As the only child of a mother and father who left home for work each morning, five days a week, my wife, Marilynn, began living a latch key existence at a very early age and was given the responsibility of returning home directly from school to do household duties pending the return of her parents. Her childhood was therefore less than ideal, so it is not surprising she married, at a young age, a young man who adored her and treated her as his most precious possession. Two children, were born of their love, a daughter, Lorraine, and a son, Ronald, who were cared for and raised by Marilynn, after the sudden untimely death of their father. As time passed, the children moved out to carry on their own lives and Marilynn and her mother Ruby, who was now a widow, decided to sell the family house and moved to a condominium.
Ruby was becoming more and more arthritic. She needed constant care which Marilynn gave her daily. Marilynn also did all the housework and drove Ruby to doctor's appointments, shopping, etc. and she herself was having considerable trouble with arthritis. It was at this point in her life we met.
We married and Marilynn gave me twelve of the best years of my life. Sadly, she passed away on October 7th, 2001 of an infection she caught while in hospital with a very minor ailment. It was an enormous blow to me. I am still trying to recover. She will always live in the hearts of those who were fortunate enough to have met her.
Marilynn had joined the Westhill Lions Club, which consisted of males, who are called "Lions", and their female companions, who are called "Lionesses," the wives, daughters or friends who take care of duties involved in setting up the monthly meetings, such as food, drinks, table linens, etc. Marilynn had a strong desire to have a part in the club's proceedings, which at that time, was handled by Lions, not Lionesses. One of the male Lions, Harry Fontana, sponsored her during the election of officers, and in the year 2001, she was inducted into office, and so became Ontario's first Lady Lion, something which made her very happy.
Marilynn was a great animal lover, and we are shown here with her son's cockatiel, "Rickey".
As the survivor of our union, I have had the good fortune to meet with Mr. O'Sullivan, the Chairman & CEO of The Humane Society of Canada to which Marilynn made a donation in her Will. He has arranged a tree to be planted in their tropical rainforest reserve in Marilynn's memory.
Sincerely, Robert Hildreth.
Robert Hildreth : A Memorial
Born in Montreal in 1912, Robert Thomas Hildreth joined a somewhat unlucky generation: these people hit into the Depression just when many of them would normally have pursued a post-secondary education. Bright and talented, Bob should have done so, but like so many his age, he had to search for what little work there was in order to help his struggling mortgage-bound parents: his father was then jobless. On his CCM bicycle and in all weathers, he delivered clothes for a local Notre Dame de Grace cleaner; then, even before the war broke out, he joined up, actually looking forward to being posted overseas and seeing action. Instead, because of his flat feet and the Canadian army's recognition of his musical talent (Bob was a consummate saxophone and clarinet player) they relegated him to an army band that sat out most of the war at a freezing camp just outside of Montreal. However, this turn of events proved not without benefit for Bob's future: after the war he formed his own band (joined, for a while by a young McGill student by the name of Burt Bacharach) which played numerous gigs, both at Montreal night spots and in nearby Laurentian resorts.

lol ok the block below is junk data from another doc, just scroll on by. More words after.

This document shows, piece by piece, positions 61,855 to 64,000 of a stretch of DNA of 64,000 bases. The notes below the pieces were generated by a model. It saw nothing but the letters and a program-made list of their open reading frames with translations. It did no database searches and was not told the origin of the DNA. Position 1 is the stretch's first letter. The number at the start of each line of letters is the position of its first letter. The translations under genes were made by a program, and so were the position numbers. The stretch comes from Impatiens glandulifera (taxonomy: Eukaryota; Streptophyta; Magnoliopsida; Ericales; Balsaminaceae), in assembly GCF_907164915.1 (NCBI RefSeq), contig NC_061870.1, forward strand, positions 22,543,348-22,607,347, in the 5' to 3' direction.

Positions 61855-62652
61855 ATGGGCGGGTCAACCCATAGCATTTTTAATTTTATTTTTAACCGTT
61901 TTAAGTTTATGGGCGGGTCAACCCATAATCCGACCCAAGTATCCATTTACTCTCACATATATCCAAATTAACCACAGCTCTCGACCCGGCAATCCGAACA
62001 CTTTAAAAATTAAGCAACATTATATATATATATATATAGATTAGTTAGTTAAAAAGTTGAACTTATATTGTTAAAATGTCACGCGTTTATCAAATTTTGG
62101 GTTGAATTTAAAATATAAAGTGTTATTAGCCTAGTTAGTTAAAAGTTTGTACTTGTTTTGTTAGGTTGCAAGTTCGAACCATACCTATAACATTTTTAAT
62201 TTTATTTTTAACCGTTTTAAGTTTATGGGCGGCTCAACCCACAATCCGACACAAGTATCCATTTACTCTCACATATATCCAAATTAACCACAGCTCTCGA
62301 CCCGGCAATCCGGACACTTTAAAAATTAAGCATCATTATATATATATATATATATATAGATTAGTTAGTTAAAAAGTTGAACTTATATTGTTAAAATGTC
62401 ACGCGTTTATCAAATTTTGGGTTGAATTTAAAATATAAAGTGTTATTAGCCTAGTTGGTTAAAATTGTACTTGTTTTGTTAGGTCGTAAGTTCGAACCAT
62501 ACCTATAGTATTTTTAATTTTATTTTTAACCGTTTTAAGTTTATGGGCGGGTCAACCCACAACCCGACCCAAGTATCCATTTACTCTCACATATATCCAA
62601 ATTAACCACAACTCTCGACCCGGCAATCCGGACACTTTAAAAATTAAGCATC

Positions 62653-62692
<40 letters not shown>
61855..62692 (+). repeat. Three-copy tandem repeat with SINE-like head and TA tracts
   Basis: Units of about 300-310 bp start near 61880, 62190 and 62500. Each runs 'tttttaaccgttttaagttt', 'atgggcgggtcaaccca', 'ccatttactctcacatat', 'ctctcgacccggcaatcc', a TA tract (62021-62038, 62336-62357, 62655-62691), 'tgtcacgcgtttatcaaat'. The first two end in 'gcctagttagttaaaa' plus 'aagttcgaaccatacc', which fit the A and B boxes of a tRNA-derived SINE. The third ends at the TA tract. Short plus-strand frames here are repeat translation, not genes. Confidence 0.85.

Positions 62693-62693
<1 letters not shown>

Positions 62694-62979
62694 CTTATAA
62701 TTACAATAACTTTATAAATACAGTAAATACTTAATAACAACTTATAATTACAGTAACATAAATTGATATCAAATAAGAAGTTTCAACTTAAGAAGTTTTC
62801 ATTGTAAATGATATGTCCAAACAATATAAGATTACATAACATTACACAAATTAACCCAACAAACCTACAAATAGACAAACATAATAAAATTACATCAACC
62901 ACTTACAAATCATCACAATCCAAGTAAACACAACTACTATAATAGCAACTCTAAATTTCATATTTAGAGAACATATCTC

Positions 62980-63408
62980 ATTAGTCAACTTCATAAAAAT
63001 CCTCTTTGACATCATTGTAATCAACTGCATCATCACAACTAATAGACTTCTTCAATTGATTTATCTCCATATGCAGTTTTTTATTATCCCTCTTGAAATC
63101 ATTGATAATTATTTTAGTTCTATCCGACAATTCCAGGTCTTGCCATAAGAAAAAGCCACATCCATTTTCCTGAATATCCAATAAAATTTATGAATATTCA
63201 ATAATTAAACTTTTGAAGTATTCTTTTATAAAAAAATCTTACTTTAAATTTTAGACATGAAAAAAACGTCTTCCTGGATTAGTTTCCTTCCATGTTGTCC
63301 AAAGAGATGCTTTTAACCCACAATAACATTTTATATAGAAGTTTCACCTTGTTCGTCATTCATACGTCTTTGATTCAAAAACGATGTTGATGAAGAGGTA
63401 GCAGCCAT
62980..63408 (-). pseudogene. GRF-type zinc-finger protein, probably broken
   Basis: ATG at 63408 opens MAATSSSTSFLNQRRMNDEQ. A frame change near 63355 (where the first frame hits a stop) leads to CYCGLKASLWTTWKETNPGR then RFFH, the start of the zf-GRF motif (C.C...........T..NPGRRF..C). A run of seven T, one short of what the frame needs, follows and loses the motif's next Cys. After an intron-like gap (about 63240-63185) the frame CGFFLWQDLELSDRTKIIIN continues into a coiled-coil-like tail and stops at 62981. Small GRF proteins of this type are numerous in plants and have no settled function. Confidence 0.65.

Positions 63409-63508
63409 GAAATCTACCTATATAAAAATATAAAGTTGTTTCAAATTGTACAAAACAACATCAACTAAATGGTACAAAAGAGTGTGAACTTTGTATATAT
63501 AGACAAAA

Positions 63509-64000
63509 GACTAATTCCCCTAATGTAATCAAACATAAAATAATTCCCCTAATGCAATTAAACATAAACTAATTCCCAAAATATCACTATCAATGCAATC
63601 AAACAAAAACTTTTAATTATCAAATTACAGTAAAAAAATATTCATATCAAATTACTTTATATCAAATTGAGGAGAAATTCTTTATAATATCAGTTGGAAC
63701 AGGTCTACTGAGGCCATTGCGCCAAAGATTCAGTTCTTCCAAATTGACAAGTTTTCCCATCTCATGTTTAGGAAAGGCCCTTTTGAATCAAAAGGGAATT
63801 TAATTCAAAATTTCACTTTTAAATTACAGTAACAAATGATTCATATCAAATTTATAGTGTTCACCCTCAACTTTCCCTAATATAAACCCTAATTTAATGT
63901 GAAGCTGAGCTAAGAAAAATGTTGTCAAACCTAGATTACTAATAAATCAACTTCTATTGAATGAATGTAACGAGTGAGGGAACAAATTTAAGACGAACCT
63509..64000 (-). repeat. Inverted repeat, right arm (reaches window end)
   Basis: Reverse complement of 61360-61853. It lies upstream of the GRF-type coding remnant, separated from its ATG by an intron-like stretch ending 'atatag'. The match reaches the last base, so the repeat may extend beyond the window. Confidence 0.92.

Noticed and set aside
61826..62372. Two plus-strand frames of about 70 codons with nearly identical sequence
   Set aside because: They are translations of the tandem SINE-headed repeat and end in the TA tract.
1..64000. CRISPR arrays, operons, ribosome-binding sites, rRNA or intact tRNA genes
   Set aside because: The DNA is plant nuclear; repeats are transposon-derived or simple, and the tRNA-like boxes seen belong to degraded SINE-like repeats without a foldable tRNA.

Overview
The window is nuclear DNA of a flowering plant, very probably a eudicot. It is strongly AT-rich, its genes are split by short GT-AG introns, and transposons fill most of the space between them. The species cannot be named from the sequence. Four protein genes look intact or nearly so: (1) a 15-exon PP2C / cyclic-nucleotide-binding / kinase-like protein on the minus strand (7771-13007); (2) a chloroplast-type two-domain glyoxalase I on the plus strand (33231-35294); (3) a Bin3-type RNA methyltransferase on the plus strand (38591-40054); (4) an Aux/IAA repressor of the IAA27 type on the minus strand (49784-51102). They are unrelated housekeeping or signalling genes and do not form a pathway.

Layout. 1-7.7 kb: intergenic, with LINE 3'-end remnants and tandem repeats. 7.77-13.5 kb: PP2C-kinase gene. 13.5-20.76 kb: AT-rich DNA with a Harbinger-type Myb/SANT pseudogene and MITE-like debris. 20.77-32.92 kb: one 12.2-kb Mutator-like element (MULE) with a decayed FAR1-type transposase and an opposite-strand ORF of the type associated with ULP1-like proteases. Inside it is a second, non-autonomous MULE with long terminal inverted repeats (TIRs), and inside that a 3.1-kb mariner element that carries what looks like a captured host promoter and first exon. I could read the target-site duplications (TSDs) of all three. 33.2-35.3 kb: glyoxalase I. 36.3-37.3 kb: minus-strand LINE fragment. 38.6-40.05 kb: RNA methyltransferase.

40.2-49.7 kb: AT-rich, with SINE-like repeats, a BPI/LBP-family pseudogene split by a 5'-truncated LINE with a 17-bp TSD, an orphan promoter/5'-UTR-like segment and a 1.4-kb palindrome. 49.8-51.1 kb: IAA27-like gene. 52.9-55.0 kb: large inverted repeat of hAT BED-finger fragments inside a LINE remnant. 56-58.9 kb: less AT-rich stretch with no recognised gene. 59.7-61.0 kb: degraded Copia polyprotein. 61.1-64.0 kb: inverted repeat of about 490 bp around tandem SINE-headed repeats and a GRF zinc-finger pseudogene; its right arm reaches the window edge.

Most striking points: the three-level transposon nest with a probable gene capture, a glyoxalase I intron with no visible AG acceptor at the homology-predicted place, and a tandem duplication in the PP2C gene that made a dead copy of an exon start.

Bob had three wives, Louise, Ethel, and Marilynn, all of whom, sadly, predeceased him. With his second wife, Ethel, he had a daughter, Nancy, born in Magog, Quebec, where Bob had taken a day-job as an estimator for a headstone company. When this firm was bought out by Americans, Bob and family relocated to Toronto, where he found similar employment. After the death of Ethel, he met and married Marilynn, who gave him, he said, "the best twelve years of my life". They spent several winters at their mobile home in Apache Junction, Arizona; also for a time, they lived near Kelowna, B.C., before finally returning to Toronto in 2000. The next year, Marilynn entered a Scarborough hospital for a routine operation, but somehow, unaccountably, came into contact with a lethal form of superbug, and, after a short illness, died. Bob was bereft.
Both Marilynn and Bob were great animal lovers and ardent supporters of the Humane Society, as evidenced by their generous bequests. Bob's family had always had pets, mainly dogs, though later he switched his allegiance to cats. But all nature appealed to him: he, along with his wife, would ride horses into the Arizona countryside, spend hours watching birds come to their feeder, and collect all sorts of books on nature. He was completely devoted to a succession of family cats. When one beloved cat, Dusty, died, Bob had its uncanny likeness painted on a small rock, an item he treasured and kept with him for the rest of his days.
On Dec. 30, 2005, at the age of 93, Bob passed away at Oakville-Trafalgar Hospital. He had had a heart attack, but had also been in declining health for some months. Robert Hildreth was a remarkable man, loved by all who came to know him. To quote Hamlet, "He was a man, take him for all in all, I shall not look upon his like again". As per his request, he leaves a substantial donation to the Humane Society, so that even in death his love of and compassion for animals lives on.
- Fondly remembered by: Bruce Ashdown (nephew) and Ron Partridge (stepson)